Research reveals startlingly high numbers of boys and girls have no books of their own, with worrying implications for their future prospects.

Dan Gould
  • 1 june 2011

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This article titled “Three in 10 UK children ‘own no books'” was written by Alison Flood, for on Wednesday 1st June 2011 11.56 UTC

Three in 10 children in the UK do not own a single book of their own, with alarming implications for their future prospects, according to new research. The survey by the National Literacy Trust also shows that boys are less likely to own books than girls.

The survey of 18,141 young people found that four in 10 boys did not own any books, compared to three in 10 girls. Children who did not own books were two-and-a-half times more likely (19%) to read below their expected level than children who had their own books (7.6%), and were also significantly less likely (35.7%) to read above their expected level than book-owning children (54.9%). The online survey took place in November and December last year, with the majority of participants aged between 11 and 13 years old.

“People tend to think that literacy is an international development issue, [but] actually we have got massive literacy problems in this country,” said Jonathan Douglas, director of the National Literacy Trust. “To be brutally honest we weren’t expecting [the number of children without their own books] to be so high. We know that book ownership in this country is really strongly linked to literacy issues and social mobility.”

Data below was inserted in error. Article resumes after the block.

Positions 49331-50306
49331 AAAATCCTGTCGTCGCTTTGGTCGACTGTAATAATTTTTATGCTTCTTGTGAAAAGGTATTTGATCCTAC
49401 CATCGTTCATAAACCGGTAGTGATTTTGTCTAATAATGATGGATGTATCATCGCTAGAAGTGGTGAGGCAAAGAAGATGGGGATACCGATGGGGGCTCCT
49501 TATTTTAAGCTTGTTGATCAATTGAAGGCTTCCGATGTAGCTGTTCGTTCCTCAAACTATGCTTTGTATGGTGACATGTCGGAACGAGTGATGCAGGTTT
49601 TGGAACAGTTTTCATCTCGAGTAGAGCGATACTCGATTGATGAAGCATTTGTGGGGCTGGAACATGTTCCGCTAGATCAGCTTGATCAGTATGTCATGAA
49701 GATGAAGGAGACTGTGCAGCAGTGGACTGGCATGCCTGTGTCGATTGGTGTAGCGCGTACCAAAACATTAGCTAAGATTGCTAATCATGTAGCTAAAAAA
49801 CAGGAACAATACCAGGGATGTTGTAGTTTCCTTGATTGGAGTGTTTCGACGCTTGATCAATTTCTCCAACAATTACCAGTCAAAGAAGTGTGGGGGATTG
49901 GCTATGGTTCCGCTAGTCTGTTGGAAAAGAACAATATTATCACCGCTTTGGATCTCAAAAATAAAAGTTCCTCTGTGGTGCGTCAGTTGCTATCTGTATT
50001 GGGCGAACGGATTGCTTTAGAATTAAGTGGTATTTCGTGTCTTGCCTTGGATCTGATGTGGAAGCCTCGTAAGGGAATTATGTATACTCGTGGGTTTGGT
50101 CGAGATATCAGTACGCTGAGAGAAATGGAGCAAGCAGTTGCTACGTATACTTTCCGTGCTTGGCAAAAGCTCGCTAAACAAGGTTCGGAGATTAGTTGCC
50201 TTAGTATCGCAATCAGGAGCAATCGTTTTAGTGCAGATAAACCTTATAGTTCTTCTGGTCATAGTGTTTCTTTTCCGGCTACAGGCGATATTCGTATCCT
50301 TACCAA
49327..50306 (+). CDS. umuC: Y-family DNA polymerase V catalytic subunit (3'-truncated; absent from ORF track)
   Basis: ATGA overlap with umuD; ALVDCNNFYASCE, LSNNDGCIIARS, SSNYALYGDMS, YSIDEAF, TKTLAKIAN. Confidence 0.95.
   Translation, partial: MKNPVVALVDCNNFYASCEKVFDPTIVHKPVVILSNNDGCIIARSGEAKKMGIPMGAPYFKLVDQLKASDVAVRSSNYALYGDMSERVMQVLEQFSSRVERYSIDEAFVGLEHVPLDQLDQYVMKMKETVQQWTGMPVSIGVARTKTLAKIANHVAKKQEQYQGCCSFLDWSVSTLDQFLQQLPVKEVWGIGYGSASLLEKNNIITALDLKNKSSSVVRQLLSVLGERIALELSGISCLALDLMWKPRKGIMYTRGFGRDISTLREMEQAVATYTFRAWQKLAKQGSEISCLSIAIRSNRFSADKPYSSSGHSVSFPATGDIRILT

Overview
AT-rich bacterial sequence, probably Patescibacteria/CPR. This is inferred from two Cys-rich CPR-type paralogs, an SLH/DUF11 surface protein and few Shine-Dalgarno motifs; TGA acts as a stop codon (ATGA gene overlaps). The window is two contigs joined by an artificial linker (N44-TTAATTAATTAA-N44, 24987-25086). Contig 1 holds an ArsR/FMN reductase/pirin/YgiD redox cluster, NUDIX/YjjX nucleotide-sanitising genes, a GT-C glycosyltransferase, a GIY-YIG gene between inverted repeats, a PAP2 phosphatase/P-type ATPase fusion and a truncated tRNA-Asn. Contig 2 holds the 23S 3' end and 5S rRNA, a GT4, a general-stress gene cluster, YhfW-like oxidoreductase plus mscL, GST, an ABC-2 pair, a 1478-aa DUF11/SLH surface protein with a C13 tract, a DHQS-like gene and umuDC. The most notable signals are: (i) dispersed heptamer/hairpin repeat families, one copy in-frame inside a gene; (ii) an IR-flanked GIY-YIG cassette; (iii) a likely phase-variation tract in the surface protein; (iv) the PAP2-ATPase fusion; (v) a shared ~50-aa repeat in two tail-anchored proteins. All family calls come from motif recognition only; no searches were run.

The research found that “at a crude brushstroke”, young people who do have books of their own are more likely to be girls, socio-economically better off, from white or mixed ethnic backgrounds and without a special educational need.

Douglas described the finding that boys are less likely to own books than girls as “part of a really worrying trend which has emerged particularly strongly in the last decade”. “We are working with the Premier League and with anyone with a strong reach into boys’ imaginations,” he said. “It is a massive issue. Parents are more likely to buy books as presents if their child is a girl, mums are more likely to be seen reading than dads. It is impacting on boys’ literacy levels – we know they are lagging behind girls significantly. It is strongly evident by 11 but emerges earlier. That lower level of literacy for boys is pulling down their achievement in all levels of the curriculum.”

Children who don’t own books “are less likely to have positive experiences of reading, less likely to do well at school and less likely to be engaged in reading in any form,” according to the research. “It is not a case of books being irrelevant now technology has superseded printed matter,” wrote the National Literacy Trust’s researchers Christina Clark and Lizzie Poulton. “Children with no books of their own are less likely to be sending emails, reading websites or engaging with their peers through the written word on social networking sites. Children who grow up without books and without positive associations around reading are at a disadvantage in the modern world.”

Douglas stressed that there was “no point at which it is too early” to support children in learning to love books. “It is not just something which starts the first day of a child’s schooling,” he said. “Don’t think it is basically up to the school to get a child reading. Everyone the child has contact with – parent, uncle, aunt, grandparent – has an active role to play in terms of supporting literacy.” © Guardian News & Media Limited 2010

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